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Sunday, September 23, 2001
Updated: September 25, 6:21 PM ET
NBA could cash in if TV ratings soar with Jordan

By Darren Rovell
ESPN.com

Can Michael Jordan's return to the NBA fuel further fan interest, help the networks generate higher ratings, attract more advertising and boost television rights fee negotiations, all in the face of an economic decline and an impending war? That's what NBA and television executives alike are asking themselves today.

Michael Jordan
It was never a good idea to issue any sort of challenge to Michael Jordan.
Overall interest in the NBA has declined since Jordan last took the court in 1998. Average league attendance has slipped and its regular-season television ratings have dropped steadily, from 6.3 million viewers per game in Jordan's last season to four million viewers last season.

"Certainly the NBA, like all other major sports, has to deal with dilution and viewer fragmentation," said Neal Pilson, former president of CBS Sports and a TV consultant. "But the decline was so strong the year after he retired and our research indicates that a substantial number of people (watch NBA games only to see Jordan), much in the way that golf gets a Tiger Woods audience that does not otherwise watch the sport when he's not playing."

Under the league's TV contracts, a single team can be televised on NBC a maximum of 11 times during the regular season and 15 times on Turner network cable stations.

"When we released our schedule in July, we had no Wizards games," NBC spokesman Kevin Sullivan said. "We're allowed to make changes to put the best possible match-ups on the air. So I'll go out on a limb and say that there'll be some Wizards games on."

But the networks likely won't book their season's allotment of Wizards' games just yet. Instead, they'll likely take a wait-and-see attitude to make sure Jordan's return maintains the buzz that has long been anticipated. Games to be televised nationally can be juggled up to two weeks before tip-off, Sullivan said.

"What do the networks do in mid-February when there's a Wizards-Cavaliers game? Michael could be getting 40 a night and maybe it would be better to go with the key game, like a Magic-Raptors game," said Pat Williams, the Orlando Magic's senior vice president. "Then again, maybe the public sentiment would be, 'We don't care, we just want to see Michael.' It's an interest decision to have to make and waiting some games out until later in the season could be the better option."

Said Pilson: "Jordan being back for the regular season is going to grow the regular-season ratings. This helps the networks selling the postseason, whether or not Washington makes the postseason finals or gets into the (conference) finals, so that the networks clearly are going to benefit. If Washington gets into the playoffs, I think you are going to see double-digit increases in ratings versus last year."

RATINGS DECLINE
TV ratings for the NBA Finals has declined since Jordan's retirement in 1999.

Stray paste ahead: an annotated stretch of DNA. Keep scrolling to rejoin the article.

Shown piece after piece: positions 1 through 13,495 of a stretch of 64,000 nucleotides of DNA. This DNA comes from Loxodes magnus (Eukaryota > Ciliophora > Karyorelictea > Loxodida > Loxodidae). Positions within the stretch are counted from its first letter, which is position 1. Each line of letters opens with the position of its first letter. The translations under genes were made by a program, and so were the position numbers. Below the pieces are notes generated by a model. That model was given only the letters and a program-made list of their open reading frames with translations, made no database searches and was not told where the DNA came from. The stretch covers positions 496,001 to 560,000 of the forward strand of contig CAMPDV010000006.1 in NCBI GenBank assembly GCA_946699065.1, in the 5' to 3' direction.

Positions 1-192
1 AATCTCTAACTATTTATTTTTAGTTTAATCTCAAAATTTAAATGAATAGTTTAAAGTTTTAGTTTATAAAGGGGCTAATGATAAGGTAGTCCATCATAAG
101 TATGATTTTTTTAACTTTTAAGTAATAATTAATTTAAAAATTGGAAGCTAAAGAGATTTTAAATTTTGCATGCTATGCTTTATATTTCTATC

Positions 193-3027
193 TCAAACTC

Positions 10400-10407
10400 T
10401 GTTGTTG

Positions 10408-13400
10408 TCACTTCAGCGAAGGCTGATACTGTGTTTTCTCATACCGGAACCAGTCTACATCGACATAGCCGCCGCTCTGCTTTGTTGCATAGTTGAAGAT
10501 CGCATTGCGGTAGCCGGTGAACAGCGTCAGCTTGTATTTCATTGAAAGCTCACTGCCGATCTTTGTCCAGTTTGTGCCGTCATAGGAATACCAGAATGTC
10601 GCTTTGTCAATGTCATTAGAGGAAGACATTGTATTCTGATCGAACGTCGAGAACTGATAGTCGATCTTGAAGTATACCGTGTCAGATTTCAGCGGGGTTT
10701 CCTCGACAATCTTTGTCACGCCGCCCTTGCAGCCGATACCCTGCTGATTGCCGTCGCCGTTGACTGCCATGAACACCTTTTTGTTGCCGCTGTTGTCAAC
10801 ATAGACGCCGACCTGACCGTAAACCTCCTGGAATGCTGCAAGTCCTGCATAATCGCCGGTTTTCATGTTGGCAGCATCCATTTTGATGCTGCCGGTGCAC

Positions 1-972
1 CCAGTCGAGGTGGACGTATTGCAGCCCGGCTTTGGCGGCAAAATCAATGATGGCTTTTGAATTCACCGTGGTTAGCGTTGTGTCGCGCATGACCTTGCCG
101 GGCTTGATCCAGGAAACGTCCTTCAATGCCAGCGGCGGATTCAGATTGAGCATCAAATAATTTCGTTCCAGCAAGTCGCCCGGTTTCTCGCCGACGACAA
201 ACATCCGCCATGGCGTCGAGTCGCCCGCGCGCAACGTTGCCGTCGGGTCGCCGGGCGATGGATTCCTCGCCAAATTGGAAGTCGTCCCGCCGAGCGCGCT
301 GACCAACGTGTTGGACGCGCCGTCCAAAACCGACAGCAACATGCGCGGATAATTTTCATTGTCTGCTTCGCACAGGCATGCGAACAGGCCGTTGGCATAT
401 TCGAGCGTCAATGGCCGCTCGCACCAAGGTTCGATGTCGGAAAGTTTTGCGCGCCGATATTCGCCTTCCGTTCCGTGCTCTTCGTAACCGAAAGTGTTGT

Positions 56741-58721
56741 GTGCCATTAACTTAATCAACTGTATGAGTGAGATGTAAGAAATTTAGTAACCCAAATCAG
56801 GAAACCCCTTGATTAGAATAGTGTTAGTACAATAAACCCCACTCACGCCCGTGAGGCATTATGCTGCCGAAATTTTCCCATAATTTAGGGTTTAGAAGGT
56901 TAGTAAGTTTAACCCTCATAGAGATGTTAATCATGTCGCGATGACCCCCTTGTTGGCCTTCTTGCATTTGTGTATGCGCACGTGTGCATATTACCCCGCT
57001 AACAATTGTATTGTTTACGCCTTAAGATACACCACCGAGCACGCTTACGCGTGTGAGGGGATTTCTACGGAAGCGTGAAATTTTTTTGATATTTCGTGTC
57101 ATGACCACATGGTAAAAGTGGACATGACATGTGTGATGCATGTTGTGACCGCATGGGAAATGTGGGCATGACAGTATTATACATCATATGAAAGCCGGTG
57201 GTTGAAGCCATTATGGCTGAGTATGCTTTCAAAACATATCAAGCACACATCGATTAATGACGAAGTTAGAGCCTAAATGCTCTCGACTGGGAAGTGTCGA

Season Ratings
1997-1998 4.3
1999* 4.0
1999-2000 3.4
2000-2001 3.0
Each ratings point represents approx. 1 million homes.
* NBA lockout
Dallas Mavericks owner Mark Cuban said he welcomes Jordan back to the NBA, even if that means his team gets less national exposure should one or more of its games be sacrificed to air Wizards games during the season.

"I'm a team player," Cuban said. "I want our sponsors and advertisers to benefit as much as possible. Our guys will earn their appearances, but more importantly, its the TV spots at the end of the season -- the postseason -- that we earn that I care the most about."

Jordan's return will help focus the spotlight on the league's new generation of superstars, Cuban said.

"People will watch him get dealt on by Kobe (Bryant), (Michael) Fin(ley), AI (Allen Iverson), (Tracy) McGrady and (Vince) Carter," he said. "The list goes on and on and (people will) realize that the guys we have are good. Our stars stand on their own merits, and anything that gets more people to see this is a good thing."

If the Wizards, who won 19 games last year, don't make the playoffs, there's a possibility that Jordan's return won't pay huge financial dividends to the league's television partners. That's because the majority of NBA television revenue -- an estimated 75 percent -- comes from postseason games. Since his retirement, three Jordan-less NBA Finals have drawn at least five million fewer viewers than any of the Chicago Bulls' six trips to the Finals with Jordan.

Depending on the economic environment, increased ratings could help the league generate a higher rights package than its current four-year, $2.64 billion deal, which expires at the end of the season. The window for exclusive TV rights negotiations with NBC and Turner was originally set between Sept. 15 and Oct. 15, but the Sept. 11 terrorist attacks pushed the negotiations back a week.

Ratings are expected to climb with Jordan back on the court, but just how long he intends to stay there and an uncertain economic forecast could prove mitigating factors in the ongoing negotiations.

"The state of the economy obviously cuts across all business, from the airlines to the NBA and NBC," Pilson said. "The prospect of a further economic downturn doesn't detract from the opportunity that Jordan will give the NBA, NBC and Turner, in a time of depressed (advertising) values and viewership.

Jordan's return, Pilson said, "is another way to get attention at an otherwise difficult time."

Darren Rovell covers sports business for ESPN.com. He can be reached at darren.rovell@espn.com.